Learning the ‘rhythm’ of a language helps language learners become fluent
As Wales faces a decline in the number of Welsh speakers, it’s even more important that Welsh learners make the transition from second language learners to become fluent Welsh speakers.
One identified obstacle to ‘fluency’ is Welsh learner’s difficulty in replicating the sound of Welsh- not only the ‘ll’ ‘ch’ and other sounds unfamiliar to the English ear, but also the stress and rhythm of the language, which is different to that of English, and other languages.
There are many subtle differences in the stresses and rhythms of different languages which native speakers and bilinguals replicate without realising. Replicating these rhythms can be really difficult for language learners and can prove a real barrier to successful second language learning, and make it more difficult for learners to be understood by native speakers.
Welsh speakers may be aware that the stress in most Welsh words lies in the last but one syllable- and learners may be told this, but what Welsh speakers may not realise is that the way the language creates that stress is totally different to the way the English language places emphasis on a syllable. This makes it more difficult for Welsh learners to identify and replicate the rhythm they’re supposed to be matching when they speak Welsh.
In English, the emphasis is mainly created through pitch, volume and length of a vowel. In Welsh, the stress is created by lengthening the consonant following the stressed syllable.
Using this one example as a model, an expert at Bangor University is researching whether the difficulty is an auditory one of actually tuning in and hearing where the stress is in a word, a mechanical one- in simply recreating the sound and rhythm of a language or a difficulty in correctly remembering those sounds?
The findings from the British Academy-funded research by Ineke Mennen, Professor of Linguistics at Bangor University will add to understanding how adults learn a second language and where the difficulties may lie.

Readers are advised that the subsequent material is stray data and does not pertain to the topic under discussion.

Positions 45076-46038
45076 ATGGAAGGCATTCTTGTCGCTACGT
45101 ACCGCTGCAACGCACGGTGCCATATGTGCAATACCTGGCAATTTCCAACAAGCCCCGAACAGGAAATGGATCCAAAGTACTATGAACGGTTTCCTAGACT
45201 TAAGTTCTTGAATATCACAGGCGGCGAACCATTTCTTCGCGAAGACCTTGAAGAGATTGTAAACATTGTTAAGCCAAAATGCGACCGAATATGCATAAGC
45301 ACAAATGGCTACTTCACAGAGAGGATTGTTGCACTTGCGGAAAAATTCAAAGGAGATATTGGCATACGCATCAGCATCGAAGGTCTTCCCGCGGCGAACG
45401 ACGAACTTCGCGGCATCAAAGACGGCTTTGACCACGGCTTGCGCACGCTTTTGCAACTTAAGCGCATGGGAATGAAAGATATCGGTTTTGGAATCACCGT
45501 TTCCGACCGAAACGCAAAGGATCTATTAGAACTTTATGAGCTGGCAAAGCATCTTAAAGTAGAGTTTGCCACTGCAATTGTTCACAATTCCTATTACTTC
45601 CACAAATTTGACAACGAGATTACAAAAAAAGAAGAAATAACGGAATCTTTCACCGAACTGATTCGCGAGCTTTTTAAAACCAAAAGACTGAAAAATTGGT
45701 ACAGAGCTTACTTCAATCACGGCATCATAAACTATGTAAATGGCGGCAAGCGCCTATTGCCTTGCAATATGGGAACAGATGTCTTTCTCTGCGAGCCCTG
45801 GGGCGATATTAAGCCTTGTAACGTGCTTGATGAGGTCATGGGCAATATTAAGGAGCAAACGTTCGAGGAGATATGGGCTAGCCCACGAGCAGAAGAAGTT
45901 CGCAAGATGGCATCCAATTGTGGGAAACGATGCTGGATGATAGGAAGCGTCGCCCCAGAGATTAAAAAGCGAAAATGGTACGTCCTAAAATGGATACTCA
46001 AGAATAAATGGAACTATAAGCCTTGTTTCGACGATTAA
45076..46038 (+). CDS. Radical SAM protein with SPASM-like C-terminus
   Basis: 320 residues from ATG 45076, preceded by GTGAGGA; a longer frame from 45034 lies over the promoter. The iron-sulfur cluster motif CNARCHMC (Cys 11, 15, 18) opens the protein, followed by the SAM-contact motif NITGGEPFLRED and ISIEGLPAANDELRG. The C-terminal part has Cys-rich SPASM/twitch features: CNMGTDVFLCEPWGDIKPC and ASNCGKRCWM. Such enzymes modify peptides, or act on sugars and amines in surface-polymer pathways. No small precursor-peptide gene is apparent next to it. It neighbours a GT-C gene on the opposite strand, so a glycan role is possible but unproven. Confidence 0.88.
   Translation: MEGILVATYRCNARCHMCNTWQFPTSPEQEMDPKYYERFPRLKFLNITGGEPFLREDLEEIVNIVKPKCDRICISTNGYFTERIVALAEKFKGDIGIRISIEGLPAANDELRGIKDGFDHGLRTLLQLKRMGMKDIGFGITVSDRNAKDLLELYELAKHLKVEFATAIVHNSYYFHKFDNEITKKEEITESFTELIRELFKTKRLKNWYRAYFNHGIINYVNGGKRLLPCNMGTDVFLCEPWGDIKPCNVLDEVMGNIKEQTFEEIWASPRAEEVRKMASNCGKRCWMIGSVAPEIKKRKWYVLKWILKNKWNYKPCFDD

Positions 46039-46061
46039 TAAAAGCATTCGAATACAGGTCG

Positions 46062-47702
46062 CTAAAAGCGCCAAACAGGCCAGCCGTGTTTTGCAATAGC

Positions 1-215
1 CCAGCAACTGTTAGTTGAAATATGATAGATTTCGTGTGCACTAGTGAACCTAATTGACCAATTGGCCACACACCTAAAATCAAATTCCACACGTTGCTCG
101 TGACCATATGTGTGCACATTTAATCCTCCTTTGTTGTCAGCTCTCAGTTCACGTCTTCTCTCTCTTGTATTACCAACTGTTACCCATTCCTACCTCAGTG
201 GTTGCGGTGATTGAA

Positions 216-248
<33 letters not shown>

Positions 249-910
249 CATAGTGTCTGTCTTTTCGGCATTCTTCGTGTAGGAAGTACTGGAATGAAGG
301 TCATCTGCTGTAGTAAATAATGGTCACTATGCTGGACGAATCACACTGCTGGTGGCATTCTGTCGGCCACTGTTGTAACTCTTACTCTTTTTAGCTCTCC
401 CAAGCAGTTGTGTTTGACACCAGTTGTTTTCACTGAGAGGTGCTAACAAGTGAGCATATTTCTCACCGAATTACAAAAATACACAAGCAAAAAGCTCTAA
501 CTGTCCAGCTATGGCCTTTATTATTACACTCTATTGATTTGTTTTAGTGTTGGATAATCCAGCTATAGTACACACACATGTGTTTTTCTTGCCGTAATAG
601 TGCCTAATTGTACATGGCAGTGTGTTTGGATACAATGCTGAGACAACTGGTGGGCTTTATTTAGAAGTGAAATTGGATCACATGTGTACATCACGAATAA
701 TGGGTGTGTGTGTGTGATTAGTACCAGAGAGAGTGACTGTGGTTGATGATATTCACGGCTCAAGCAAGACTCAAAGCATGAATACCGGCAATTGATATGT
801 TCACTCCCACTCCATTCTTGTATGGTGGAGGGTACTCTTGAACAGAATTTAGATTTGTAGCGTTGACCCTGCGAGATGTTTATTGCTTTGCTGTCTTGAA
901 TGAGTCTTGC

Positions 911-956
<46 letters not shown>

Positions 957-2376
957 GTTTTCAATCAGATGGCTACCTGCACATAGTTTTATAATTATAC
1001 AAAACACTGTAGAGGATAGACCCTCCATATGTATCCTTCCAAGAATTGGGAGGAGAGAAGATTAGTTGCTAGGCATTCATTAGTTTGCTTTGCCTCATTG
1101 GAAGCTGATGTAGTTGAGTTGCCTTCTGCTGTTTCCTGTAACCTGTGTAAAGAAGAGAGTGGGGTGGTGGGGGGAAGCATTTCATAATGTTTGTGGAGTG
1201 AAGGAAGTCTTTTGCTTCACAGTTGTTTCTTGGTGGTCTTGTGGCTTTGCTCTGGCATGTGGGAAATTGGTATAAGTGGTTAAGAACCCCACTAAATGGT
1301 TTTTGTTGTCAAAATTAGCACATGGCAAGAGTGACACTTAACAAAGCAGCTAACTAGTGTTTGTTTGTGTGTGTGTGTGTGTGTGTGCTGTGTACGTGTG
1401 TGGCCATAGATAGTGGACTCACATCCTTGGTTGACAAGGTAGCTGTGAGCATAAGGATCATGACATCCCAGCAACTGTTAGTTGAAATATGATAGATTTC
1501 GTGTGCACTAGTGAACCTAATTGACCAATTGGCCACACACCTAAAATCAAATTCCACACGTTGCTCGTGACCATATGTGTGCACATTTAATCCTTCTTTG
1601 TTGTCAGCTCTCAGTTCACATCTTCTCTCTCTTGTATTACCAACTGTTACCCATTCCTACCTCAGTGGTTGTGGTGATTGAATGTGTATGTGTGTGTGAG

Of course, from knowing where the problem lies, comes creating the solution.
Prof Mennen of the School of Linguistics and English Language explains:
“It may be that we find that the problem is in storing the particular sound in memory- so that we, or others, will be able to develop multi-media teaching resources that could be used to assist learners in recognising particular language rhythms and stresses, and be able to practise replicating them.”
Ifor Gruffydd, Director of the North Wales Welsh for Adults Centre at Bangor University, which provides Welsh for Adults classes across north Wales commented:
“We fully recognise the importance of ensuring that Welsh for Adults courses incorporate the latest language acquisition research, not only in meeting the needs of modern day learners, but also in ensuring that teaching methods and the course content are as effective as they can possibly be. We are fortunate at the Welsh for Adults Centre, as part of the University, that we are continuously able to work with academic researchers and benefit from pioneering and ground breaking research and incorporate it in our courses. This latest research offers us exciting opportunities for the future, particularly in the development of new electronic resources for learners.”
Explanation to accompany sound file video clip
The firts example is a native English speaker saying the word ‘cannon’. You will hear very clearly that the stress is on the first syllable (ca-non). The pitch is clearly higher on the first syllable, the vowel is longer, and it is louder than the second syllable.
In the second example you will hear the word ‘canol’ (middle). The sounds in this word are very similar to the sounds in the English word ‘canon’ we heard before. The stress here is also on the first syllable (as Welsh almost always has stress in the last but one syllable). But what we hear is very different from English. Pitch is as high or slightly higher on the second syllable. The vowel of the unstressed second syllable is just as long as that on the first (stressed) syllable. And the syllables are equally loud.
This clearly illustrates that the way Welsh indicates emphasis (stress) on a syllable in a word is very different to the way this is done in English.
This must be a difficult thing for English native speakers to acquire when they are learning Welsh as a second language. Even when they are told that stress is almost always on the last but one syllable, they are usually not told that the way the Welsh indicate stress is also different. In order to help them, we will use sound files where we exaggerate these differences in order to help them hear this, and ultimately to help them do it in a native-like way.
In the following example, we have artificially shortened the /s/ in the word ‘mesen’ (acorn). The listener is asked to compare this with another sound file (called mesen_long s) which has the original length of the sounds as produced by native Welsh speakers. In this case, the Welsh speaker is from Carmarthenshire.
Publication date: 2 December 2014